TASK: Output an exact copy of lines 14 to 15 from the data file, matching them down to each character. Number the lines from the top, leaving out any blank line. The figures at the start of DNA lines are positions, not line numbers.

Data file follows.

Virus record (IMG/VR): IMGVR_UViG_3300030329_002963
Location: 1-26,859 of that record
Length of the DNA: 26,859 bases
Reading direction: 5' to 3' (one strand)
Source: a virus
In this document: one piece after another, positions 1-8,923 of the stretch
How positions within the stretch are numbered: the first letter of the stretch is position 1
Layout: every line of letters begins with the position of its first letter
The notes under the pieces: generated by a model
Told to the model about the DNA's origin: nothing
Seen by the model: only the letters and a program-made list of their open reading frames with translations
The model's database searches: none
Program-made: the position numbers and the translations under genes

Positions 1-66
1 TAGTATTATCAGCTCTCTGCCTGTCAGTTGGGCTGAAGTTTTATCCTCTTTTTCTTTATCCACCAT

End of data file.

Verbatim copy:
Positions 1-66
1 TAGTATTATCAGCTCTCTGCCTGTCAGTTGGGCTGAAGTTTTATCCTCTTTTTCTTTATCCACCAT